Author Topic: You MUST Read This BEFORE Letting Your Dog Play In The Water  (Read 762 times)

Offline DeeDee

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Cross training is common for those that have dogs performing in sports such as agility. Swimming is a way to help build up muscle and increase flexibility easily.

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Last year, Susan was poolside at her home in Morgan Hill, California, tossing a ball for her water-loving Papillon, Kinetic. The 3½-year-old dog was a top-ranked agility competitor, with whom Susan planned to compete at elite agility events around the globe this year. Susan routinely cross-trained the little dog in the pool to build her muscle strength. Kinetic had just learned how to leap straight into the pool, and absolutely loved diving into the big blue expanse for her toy.

Susan was always careful to prevent Kinetic from overexertion; the dog’s name reflected her exuberant attitude about everything she did. So after the usual 20 minutes, Susan called a time-out for Kinetic to rest.

A half-hour later, Susan found her dog motionless on the couch. Kinetic was so lethargic and weak that her head bobbed and she urinated uncontrollably when Susan picked her up. In the car on the way to the emergency vet, things got worse: Kinetic started to foam at the mouth, her lips turned blue, and she passed out, lapsing into a coma from which she would never awaken.

Continue reading at: http://iheartdogs.com/you-must-read-this-before-letting-your-dog-play-in-the-water/
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Offline Lola

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Re: You MUST Read This BEFORE Letting Your Dog Play In The Water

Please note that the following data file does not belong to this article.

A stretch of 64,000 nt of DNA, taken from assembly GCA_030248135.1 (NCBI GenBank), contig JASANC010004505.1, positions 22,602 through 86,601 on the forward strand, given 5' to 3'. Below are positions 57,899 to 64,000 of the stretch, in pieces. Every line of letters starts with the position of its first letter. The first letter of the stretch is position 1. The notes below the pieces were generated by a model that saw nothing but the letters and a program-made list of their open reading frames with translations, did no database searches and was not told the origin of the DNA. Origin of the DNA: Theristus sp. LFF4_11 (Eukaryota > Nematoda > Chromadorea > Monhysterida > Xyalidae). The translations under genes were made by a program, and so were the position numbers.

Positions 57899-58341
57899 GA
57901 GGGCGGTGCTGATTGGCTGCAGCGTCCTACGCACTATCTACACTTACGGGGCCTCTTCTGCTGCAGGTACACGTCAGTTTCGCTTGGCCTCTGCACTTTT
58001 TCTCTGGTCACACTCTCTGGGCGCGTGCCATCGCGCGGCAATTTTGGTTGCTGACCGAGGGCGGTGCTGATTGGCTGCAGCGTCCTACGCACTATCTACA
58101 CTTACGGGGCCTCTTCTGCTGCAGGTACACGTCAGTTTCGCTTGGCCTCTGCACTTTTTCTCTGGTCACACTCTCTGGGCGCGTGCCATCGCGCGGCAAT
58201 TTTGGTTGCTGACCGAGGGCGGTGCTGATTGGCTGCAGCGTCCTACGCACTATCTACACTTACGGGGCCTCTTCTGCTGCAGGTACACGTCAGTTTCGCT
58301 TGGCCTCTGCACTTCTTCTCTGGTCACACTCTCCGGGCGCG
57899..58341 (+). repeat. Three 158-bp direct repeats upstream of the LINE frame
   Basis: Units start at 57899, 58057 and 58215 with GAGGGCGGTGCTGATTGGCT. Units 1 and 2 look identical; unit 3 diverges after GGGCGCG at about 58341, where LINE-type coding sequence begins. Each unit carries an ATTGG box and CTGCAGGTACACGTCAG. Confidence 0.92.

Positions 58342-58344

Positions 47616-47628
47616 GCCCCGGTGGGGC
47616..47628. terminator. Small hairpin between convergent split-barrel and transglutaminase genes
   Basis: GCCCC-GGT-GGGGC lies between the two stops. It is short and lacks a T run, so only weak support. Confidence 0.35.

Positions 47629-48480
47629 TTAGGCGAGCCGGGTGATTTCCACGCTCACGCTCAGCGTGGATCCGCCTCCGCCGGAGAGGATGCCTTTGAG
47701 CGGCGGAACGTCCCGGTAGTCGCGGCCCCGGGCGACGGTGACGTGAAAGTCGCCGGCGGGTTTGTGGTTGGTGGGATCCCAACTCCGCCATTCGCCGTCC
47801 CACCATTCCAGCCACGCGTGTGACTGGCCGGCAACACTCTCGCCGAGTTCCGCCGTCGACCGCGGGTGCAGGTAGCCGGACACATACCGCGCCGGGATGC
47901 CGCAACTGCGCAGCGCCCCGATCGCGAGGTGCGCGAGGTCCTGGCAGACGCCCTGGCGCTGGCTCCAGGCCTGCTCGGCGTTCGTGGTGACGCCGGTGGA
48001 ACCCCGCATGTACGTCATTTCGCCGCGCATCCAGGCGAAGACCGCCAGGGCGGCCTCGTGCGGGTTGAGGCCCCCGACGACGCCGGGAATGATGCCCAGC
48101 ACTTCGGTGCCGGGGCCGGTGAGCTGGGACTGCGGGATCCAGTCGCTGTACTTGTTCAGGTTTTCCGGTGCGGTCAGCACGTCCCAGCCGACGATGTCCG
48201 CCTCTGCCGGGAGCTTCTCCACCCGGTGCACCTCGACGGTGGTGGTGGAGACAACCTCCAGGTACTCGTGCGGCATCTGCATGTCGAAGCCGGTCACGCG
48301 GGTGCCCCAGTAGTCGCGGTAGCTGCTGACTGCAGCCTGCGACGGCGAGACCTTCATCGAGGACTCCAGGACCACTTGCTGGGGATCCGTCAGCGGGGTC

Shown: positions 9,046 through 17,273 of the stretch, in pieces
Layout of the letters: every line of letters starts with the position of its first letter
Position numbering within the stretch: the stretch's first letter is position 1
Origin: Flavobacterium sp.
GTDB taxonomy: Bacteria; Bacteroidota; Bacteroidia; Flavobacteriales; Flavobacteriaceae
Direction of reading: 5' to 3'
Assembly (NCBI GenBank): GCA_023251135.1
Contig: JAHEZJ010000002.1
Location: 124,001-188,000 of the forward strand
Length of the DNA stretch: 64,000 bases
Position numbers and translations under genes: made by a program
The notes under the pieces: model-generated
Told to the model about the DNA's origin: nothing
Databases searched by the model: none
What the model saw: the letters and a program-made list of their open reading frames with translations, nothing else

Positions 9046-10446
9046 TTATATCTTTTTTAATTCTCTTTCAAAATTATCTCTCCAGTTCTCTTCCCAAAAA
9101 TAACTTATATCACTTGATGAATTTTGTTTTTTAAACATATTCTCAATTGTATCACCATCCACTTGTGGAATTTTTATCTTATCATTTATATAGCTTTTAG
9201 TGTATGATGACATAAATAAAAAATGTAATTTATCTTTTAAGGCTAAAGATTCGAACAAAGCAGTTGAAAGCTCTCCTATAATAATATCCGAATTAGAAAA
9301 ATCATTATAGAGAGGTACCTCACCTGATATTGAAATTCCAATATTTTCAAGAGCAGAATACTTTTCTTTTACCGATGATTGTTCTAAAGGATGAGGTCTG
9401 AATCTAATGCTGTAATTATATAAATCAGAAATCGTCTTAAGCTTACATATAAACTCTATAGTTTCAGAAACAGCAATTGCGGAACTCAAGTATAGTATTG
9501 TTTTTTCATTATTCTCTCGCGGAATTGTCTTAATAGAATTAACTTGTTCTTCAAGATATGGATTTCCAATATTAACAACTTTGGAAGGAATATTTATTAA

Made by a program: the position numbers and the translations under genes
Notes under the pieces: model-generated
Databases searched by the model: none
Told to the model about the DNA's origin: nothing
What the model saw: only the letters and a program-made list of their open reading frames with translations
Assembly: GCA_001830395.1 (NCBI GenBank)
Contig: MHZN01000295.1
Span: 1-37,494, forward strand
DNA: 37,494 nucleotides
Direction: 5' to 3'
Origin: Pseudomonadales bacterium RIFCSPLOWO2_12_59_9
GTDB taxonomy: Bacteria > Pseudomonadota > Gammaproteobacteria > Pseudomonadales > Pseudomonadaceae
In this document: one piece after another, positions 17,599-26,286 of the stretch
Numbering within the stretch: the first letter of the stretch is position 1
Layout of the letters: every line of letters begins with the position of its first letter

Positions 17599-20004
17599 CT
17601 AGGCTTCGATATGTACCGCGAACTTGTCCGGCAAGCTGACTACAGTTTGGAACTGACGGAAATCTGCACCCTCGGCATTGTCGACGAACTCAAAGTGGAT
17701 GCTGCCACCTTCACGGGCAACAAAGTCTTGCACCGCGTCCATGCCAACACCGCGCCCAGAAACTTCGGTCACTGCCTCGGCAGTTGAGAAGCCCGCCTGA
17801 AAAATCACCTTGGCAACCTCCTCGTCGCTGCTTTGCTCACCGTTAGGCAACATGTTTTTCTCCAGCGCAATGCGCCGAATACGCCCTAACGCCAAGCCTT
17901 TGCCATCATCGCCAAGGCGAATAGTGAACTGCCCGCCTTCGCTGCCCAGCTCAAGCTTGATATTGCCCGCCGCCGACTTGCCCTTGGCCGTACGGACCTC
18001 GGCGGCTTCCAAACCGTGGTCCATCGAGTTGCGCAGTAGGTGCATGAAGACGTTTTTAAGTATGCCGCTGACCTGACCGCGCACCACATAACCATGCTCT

« Reply #1 on: June 07, 2017, 06:38:59 PM »
Although fairly rare, that was a very sad story.  :(
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Offline DeeDee

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Re: You MUST Read This BEFORE Letting Your Dog Play In The Water
« Reply #2 on: June 07, 2017, 06:41:10 PM »
Although fairly rare, that was a very sad story.  :(

Yes. I've heard of it happening to children too.
"In order to really enjoy a dog, one doesn't merely try to train him to be semihuman. The point of it is to open oneself to the possibility of becoming partly a dog." Edward Hoagland
"Thorns may hurt you, men desert you, sunlight turn to fog; but you're never friendless ever, if you have a dog."

Offline Pookie

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Re: You MUST Read This BEFORE Letting Your Dog Play In The Water
« Reply #3 on: June 07, 2017, 10:41:38 PM »
I don't know if either of you saw the comments, but I thought this was interesting:

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Mark Miller · President (title) at My own business
http://iheartdogs.com/you-must-read-this-before-letting.../

This happened to my dog, 15lb shih-tzu, he loves swimming but eats at the bubbles on the surface of the water
After a day of swimming he started to throw up, moaning of stomach pains, laying on the couch not moving, I noticed his saliva kept coming out of his mouth I knew right away he was very ill, I googled the condition and then ran to the store for Gatorade, I gave him about 4 cap full of Gatorade, after abou t 20mins he started feeling much better, I then got a bottle of Pedialyte, gave him about 3 cap fulls of that and of course I had to force feed it to him pouring it in his mouth. After an hour he was feeling much better, probably saved his life. Dog swimmers keep a bottle of Pedialyte on hand, this will get electrolytes back in your dog quickly, a cap full of Gatorade could be helpful but not recommended. By acting quickly I saved my dogs life. Pool owners, keep Pedialyte on hand and don't let your dog swim too long, if your dog takes a break, give him a cap full of Pedialyte in between breaks and most important when you see your dog has constant saliva coming from his mouth it's a huge red flag and get electrolytes in him/her asap. Be careful and smart with your swimming dog.

I would still get the dog to the vet, but having the Pedialyte might be helpful in the meantime.  I should note this same person posted separate comments that mentioned giving Powerade, "Actually it was Powerade that states replenish 4 electrolytes, has sodium, potassium, calcium, magnesium. It could have been the combo of Powerade and Pedialyte that made him better?? I read Gatorade, Powerade is not recommended due to the sugar and other stuff but a few cap fulls won't hurt and adding the Pedialyte was the best for my dog, again by acting quickly and watching the signs for water intoxication will save your dogs life."
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